• Your genital area will be cleansed and a local anaesthetic jelly will be applied. 
  • Your bladder will be filled with a sterile saline solution for better visualisation. You may experience the sensation of needing to pee.
  • The cystoscope is inserted through the urethra and into the bladder to examine their inner lining and to check for any structural abnormalities. 
  • Biopsy samples may be taken during the procedure for further testing. Small tumours may also be removed, if present. 
  • The saline solution is drained from the bladder, or you will be asked to empty your bladder in the restroom. 

A standard cystoscopy procedure takes about 3-5 minutes.

Are there any side effects to a Cystoscopy?

  • Although rare, a cystoscopy may cause an infection in the bladder or urethra. However, antibiotics prescribed and a sterile, well-controlled examination help prevent this. 
  • You may experience slight blood in your urine, but this is not a cause for worry and will subside in 1-2 days. 
  • You may also experience mild abdominal pain or a burning sensation during urination.

What can I expect after a Cystoscopy?

You will be allowed to go home within the same day. Your urologist will schedule a follow-up appointment and discuss the findings once the lab results are obtained. 

You may experience discomfort or a burning sensation during urination. However, this will subside within 1-2 days. Over this period of time, you will also be advised to drink plenty of fluids (at least 2-3 litres).

Please contact your urologist immediately if you experience the following after your procedure:

  • Bright red blood in your urine
  • Heavy blood clots in your urine
  • Persistent fever 
  • Chills
  • Difficulty or inability to pass urine


A cystoscopy is generally a safe procedure, and serious complications are rare. A cystoscopy can be uncomfortable but is a useful procedure for diagnosing and treating urinary problems. If you experience symptoms of any urinary issues, please consult your urologist for a proper diagnosis and treatment.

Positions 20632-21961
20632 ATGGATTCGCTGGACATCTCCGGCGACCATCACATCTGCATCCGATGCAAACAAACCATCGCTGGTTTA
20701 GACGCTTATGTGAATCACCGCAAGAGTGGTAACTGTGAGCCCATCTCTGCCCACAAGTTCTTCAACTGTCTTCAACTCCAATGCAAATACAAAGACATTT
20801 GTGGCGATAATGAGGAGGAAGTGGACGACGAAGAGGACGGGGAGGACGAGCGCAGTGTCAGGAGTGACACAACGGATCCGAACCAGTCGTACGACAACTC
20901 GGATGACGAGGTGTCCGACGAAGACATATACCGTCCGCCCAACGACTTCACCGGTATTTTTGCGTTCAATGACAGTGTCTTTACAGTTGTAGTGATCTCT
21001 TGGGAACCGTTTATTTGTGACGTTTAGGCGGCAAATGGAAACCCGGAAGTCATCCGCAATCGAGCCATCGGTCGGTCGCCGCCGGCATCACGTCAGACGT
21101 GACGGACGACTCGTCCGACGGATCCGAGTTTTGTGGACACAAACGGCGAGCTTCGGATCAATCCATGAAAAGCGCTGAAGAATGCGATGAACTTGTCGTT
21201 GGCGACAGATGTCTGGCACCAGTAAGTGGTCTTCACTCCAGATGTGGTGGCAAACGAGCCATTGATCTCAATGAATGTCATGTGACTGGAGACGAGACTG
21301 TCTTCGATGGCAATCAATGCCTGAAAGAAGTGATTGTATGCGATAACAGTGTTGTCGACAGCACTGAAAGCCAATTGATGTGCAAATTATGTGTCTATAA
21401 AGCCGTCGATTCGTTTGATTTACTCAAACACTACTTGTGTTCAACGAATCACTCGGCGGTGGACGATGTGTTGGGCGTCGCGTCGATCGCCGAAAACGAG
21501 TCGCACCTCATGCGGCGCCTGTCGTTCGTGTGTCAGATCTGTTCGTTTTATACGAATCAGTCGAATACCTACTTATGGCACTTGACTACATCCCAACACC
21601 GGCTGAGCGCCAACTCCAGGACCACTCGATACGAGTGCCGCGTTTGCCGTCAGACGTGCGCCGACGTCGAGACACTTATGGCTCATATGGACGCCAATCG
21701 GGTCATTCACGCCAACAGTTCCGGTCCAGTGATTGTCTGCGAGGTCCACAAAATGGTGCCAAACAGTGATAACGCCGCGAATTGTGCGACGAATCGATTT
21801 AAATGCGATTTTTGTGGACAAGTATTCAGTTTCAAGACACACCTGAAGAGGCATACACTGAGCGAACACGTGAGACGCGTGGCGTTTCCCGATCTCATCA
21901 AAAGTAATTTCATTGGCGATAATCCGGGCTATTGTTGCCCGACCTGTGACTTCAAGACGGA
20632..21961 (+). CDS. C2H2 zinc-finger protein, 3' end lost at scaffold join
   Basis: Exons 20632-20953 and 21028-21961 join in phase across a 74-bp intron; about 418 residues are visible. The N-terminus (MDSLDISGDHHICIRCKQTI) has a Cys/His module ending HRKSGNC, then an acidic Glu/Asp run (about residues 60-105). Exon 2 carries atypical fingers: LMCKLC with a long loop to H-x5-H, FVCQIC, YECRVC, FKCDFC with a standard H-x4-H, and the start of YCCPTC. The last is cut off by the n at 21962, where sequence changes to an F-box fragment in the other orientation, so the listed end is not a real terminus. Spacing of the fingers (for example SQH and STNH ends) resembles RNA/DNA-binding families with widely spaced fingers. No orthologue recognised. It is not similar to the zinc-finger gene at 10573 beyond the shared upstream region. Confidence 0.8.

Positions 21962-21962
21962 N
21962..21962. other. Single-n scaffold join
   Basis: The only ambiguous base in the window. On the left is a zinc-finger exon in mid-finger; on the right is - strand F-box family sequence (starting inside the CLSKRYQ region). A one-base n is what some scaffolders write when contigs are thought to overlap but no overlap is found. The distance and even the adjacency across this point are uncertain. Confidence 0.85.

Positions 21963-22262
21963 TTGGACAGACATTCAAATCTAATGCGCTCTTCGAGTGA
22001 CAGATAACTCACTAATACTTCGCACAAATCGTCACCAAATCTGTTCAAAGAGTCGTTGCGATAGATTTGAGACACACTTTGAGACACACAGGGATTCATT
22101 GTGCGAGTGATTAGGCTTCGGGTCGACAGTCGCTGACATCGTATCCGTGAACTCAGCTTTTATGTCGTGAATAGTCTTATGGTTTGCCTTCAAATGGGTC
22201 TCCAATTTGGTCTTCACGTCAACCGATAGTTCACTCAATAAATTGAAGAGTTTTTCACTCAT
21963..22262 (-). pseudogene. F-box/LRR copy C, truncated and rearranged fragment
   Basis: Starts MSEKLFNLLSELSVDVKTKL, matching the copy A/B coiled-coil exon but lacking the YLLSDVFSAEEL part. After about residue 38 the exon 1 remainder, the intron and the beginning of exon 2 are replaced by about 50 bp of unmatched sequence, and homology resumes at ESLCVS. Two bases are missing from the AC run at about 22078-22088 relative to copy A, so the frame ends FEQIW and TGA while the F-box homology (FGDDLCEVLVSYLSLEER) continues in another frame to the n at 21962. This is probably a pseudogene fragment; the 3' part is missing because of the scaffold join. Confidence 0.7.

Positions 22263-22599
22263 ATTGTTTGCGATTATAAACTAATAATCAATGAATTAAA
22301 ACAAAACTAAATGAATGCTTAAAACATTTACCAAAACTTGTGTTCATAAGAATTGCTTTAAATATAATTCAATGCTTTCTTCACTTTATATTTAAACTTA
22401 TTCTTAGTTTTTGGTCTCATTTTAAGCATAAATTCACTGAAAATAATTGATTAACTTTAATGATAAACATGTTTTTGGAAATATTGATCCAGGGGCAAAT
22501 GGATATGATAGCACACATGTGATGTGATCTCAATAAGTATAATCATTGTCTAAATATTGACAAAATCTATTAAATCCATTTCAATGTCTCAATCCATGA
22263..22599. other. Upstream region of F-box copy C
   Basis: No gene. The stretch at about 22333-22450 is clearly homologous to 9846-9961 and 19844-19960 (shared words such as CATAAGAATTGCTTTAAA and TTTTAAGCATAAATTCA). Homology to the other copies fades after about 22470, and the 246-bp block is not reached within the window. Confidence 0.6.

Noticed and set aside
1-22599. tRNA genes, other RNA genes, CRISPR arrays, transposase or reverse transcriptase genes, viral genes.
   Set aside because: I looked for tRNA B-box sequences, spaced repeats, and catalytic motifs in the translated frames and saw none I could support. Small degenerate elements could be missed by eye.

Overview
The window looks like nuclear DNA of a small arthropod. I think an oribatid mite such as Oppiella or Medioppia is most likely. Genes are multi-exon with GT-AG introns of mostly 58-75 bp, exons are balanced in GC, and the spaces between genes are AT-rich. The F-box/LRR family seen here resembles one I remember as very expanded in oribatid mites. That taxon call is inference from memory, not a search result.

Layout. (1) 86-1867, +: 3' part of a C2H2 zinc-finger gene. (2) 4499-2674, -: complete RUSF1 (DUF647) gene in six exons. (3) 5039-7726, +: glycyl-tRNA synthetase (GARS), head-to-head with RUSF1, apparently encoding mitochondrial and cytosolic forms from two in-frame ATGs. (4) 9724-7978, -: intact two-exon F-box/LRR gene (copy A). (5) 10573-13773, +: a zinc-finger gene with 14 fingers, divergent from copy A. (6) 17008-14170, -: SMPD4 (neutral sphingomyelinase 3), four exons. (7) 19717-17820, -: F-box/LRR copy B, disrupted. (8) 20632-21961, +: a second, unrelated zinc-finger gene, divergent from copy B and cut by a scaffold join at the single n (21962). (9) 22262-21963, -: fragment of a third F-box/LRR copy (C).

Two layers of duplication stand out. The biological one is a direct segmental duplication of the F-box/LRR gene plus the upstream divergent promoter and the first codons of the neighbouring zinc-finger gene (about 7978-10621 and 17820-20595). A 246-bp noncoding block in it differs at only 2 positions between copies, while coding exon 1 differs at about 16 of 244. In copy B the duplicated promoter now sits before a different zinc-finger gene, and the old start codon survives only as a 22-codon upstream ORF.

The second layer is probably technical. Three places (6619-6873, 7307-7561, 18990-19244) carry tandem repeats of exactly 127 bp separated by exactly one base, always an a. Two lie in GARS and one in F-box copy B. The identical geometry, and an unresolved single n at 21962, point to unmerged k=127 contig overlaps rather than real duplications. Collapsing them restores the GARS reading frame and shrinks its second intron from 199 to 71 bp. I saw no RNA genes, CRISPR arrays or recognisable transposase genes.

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Dr. Fiona Wu 2

Dr Fiona Wu
Consultant Urologist

MBBS (S'pore), MRCS (Edin), MMED (Surg),
MMED (Clinical Investigation),
FRCS (Urol) (RCPSG), FAMS (Urology)

Dr Fiona Wu is an experienced Consultant Urologist and is the Medical Director of Aare Urocare.

Prior to her private practice, Dr Fiona Wu spent 15 years in public service. She was a Consultant in the Department of Urology at National University Hospital (NUH), Alexandra Hospital and Ng Teng Fong General Hospital. She was also the Programme Director of Surgery-in-Training at NUH and a core faculty member of postgraduate junior doctors. 

Dr Wu’s clinical interests lie in Female Urology, Neuro-urology, Urinary Incontinence, Reconstructive Urology and Voiding Dysfunction. She believes in treating incontinence in a holistic way using minimally invasive methods. She worked closely with the gynaecology and colorectal departments to treat complex pelvic floor conditions and continues to do so in her own practice.